Nonwovens possess many properties due to which they became famous in medical field, as various parameters such as porosity, weight of fabric, thickness, can be controlled, easy to sterilize nonwovens, various manufacturing technique options exist according to applications and economical manufacturing process etc. The properties of nonwoven fabrics are determined by those of the constituent polymer or fiber and by the bonding process. However, nonwoven porous matrices currently used in tissue engineering have a relatively large porosity and pore size, in the range of several hundred micrometers, and have not been structurally optimized for specific applications. There is a need for a reliable method that can be easily used to modify the microstructure of a nonwoven porous matrix as the scaffold for tissue engineering applications.

Kim et al. [49] fabricated and characterized a new tubular, macroporous, fibrous scaffold using a very elastic biodegradable copolymer, poly(L-lactide-co-caprolactone). The porosity and median pore size of the fibrous PLCL scaffolds were 55-75% and 120-150 μm, respectively. The scaffolds exhibited 500-600% elongation at break. However, the tensile strength and modulus of fibrous PLCL scaffolds, produced from 5% solutions were approximately 4 and 5 times higher than those of extruded PLCL scaffolds suggesting that the fibrous PLCL scaffolds were very elastic and mechanically strong. SEM imaging showed that the scaffolds were well interconnected between the pores. In addition, the cell-seeding efficiency was 2-fold higher using gel-spun scaffolds than using extruded scaffolds.

In the another work by Buttafoco et al. [50], P(DLLA-co-TMC) was processed by melt spinning and fiber winding into porous tubular structures. This approach obviates the need of organic solvents that may compromise subsequent cell culture. The tubes were dipped in a suspension of collagen type I and subsequently freeze-dried, to improve cellular interactions. A collagen microsponge with interconnected pores was formed in the pores of the P (DLLA-co-TMC) porous tubular structure. Dynamically cultured scaffolds were slightly stronger than scaffolds cultured under static conditions.

Dynamically cultured constructs showed SMCs homogeneously distributed throughout the wall. These constructs had improved mechanical properties compared with specimens cultured without mechanical stimulation. Buttafoco et al. concluded that the dynamically cultured hybrid constructs can be used as base structures for tissue engineering of small diameter blood vessels, since their mechanical properties were comparable to those of the human artery mesenterica.

Williamson et al. [51] developed small-diameter vascular grafts which promoted strong attachment of endothelial cells. Composite scaffolds were produced by wet spinning PCL fibres which form the luminal surface, followed by electrospinning of polyurethane (PU) onto the back of the PCL fibres to form the vessel wall substitute. HUVECs showed good attachment to the unmodified PCL-PU composite scaffold (PCL surface uppermost) ( 7). SMC had good attachment to the anti-luminal surface of the scaffold. Human endothelial cells demonstrated strong attachment to the composite PCL-PU scaffold, and proliferated to form a monolayer with strong PECAM-1 expression and cobblestone morphology and the luminal PCL surface of the scaffold supported the formation of stable functional EC monolayers.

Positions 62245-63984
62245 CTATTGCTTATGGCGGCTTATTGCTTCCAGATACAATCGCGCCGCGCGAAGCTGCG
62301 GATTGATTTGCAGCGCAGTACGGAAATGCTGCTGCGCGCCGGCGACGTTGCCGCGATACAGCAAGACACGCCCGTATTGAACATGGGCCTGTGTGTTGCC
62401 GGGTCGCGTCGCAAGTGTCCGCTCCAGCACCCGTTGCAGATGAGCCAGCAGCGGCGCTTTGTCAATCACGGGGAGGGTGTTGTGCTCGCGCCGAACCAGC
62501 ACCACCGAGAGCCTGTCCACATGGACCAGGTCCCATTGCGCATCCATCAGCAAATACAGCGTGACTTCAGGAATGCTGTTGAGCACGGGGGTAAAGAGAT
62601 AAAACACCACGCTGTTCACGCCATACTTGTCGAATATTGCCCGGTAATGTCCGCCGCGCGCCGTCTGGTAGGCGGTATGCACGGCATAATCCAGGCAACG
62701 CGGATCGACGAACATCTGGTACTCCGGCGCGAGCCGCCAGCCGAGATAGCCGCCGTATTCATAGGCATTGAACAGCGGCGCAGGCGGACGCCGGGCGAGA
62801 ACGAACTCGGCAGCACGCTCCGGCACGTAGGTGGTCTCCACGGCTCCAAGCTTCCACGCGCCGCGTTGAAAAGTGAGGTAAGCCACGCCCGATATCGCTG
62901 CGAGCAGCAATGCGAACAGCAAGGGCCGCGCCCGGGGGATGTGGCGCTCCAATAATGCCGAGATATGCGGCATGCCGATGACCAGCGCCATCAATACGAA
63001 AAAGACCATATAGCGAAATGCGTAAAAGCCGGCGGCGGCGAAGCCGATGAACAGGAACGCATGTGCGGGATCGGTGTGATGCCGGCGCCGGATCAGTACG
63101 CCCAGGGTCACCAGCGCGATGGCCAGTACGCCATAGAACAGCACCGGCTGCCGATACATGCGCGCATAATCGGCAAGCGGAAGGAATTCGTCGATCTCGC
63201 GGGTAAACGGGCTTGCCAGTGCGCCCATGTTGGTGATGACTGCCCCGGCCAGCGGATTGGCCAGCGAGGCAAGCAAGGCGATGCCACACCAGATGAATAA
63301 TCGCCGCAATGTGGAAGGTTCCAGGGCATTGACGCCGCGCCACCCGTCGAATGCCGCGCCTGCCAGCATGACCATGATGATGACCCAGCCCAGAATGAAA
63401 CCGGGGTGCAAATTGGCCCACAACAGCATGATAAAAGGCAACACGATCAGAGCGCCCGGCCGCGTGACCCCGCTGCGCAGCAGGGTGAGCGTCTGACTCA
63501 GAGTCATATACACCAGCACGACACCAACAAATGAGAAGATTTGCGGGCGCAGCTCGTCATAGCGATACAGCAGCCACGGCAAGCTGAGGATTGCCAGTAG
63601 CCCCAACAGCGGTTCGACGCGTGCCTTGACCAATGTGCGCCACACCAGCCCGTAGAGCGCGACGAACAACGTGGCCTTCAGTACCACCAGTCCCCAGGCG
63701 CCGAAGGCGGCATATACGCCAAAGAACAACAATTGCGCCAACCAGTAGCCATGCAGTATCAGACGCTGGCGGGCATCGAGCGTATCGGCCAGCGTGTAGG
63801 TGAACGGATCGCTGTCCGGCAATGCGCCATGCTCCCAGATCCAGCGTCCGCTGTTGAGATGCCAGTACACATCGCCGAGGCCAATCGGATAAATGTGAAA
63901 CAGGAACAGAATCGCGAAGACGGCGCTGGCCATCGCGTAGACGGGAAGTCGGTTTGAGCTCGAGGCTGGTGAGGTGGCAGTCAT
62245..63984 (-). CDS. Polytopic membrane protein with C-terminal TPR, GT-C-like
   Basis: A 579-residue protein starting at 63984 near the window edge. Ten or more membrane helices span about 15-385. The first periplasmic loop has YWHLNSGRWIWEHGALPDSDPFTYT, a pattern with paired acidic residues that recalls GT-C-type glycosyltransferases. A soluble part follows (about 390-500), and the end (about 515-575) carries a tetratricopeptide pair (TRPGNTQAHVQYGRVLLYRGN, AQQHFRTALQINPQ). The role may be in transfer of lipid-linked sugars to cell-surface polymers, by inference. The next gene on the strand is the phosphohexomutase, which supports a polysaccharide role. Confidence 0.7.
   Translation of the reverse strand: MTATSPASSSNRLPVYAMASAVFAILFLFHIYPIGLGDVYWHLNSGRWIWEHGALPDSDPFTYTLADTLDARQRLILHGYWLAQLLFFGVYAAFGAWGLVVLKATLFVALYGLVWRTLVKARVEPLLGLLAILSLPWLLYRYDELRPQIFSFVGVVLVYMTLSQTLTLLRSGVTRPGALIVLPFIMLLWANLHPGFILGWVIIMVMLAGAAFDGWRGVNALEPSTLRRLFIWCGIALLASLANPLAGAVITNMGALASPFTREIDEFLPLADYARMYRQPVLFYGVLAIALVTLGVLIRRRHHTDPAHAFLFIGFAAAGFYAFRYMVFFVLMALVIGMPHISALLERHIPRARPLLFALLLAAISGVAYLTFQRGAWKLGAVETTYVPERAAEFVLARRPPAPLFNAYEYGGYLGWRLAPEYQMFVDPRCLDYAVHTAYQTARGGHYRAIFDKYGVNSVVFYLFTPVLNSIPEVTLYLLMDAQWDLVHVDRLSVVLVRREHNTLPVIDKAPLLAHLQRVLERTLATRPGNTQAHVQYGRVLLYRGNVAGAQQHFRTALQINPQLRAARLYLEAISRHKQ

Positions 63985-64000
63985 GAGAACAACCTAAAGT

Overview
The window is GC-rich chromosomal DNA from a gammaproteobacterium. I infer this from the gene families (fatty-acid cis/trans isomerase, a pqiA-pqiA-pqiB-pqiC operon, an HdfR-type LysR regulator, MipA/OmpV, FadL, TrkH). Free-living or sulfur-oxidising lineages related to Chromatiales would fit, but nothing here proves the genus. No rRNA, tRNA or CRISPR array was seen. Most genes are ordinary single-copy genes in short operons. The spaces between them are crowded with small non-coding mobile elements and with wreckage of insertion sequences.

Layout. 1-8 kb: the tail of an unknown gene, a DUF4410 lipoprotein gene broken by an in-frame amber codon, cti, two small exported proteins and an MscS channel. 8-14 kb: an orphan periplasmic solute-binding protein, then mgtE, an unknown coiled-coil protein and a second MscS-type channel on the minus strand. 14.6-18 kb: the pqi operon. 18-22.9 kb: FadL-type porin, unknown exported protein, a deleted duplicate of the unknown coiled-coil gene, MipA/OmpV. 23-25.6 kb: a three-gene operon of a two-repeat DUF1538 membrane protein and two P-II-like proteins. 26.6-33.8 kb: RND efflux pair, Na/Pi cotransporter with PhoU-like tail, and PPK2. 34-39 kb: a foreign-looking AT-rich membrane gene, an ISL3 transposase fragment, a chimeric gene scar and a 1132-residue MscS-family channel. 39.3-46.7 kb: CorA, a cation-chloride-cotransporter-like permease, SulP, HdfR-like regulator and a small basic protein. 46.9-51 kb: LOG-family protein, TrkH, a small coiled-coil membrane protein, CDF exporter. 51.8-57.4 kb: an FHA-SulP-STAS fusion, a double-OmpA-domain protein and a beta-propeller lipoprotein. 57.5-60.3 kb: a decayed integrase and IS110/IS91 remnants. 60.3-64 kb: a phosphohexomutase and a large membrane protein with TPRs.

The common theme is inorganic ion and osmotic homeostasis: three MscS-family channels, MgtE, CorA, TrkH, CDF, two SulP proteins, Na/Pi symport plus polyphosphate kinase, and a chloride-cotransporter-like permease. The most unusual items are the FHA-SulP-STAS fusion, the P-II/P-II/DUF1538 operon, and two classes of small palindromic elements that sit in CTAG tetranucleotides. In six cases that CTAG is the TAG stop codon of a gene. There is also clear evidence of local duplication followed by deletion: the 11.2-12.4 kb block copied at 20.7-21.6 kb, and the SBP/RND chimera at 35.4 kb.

K. Tuzlakoglu et al [52] proposed a new route for producing fiber mesh scaffolds from a starch-polycaprolactone (SPCL) blend. Argon plasma treatment was applied to the scaffolds to enhance the cell attachment and proliferation. Surface morphology and chemical composition were significantly changed because of the etching and functionalization of the fiber surfaces. High viability and alkaline phosphatase enzyme activity was shown by the cell seeded on wet-spun SPCL fiber mesh scaffolds with those values being even higher for the cells seeded on the plasma-treated scaffolds.

3.5 Electospun scaffolds

The process of electrospinning, well known for many years in the textile industry and in organic polymer science [53-56], has recently drawn strong attention in biomedical engineering, providing the basis for the fabrication of unique matrices and scaffolds for tissue engineering [57-62]. The potential of applying electrospinning in vascular tissue engineering is enormous since it cannot only mimic the nanosized dimension of natural ECM but also its spatial organization on the mesoscopic scale (control over fibre orientation and spatial placement) [63]. The development of electrospinning technology has enabled the creation of nanofiber-based scaffolds that possess surface topography characteristics that facilitate cell growth. In addition, the electrospinning method consistently produces scaffold materials with defined composition, which allows for controlled degradation during remodeling [64-66]. Electrospinning has been used as an effective method to fabricate biomimetic nonwoven scaffolds that are comprised of a large network of interconnected fibers and pores. This high porosity allows the efficient exchange of nutrients and metabolic waste between the scaffold and its environment, and provides a high surface area for local and sustained delivery of biochemical signals to the seeded cells [67-72]. To date, electrospinning has been used for the fabrication of scaffolds from numerous biodegradable polymers, such as PCL, poly-(lactic acid) (PLA), poly(glycolic acid) (PGA), poly(lactide-co-glycolide) (PLGA) and PU [73-81].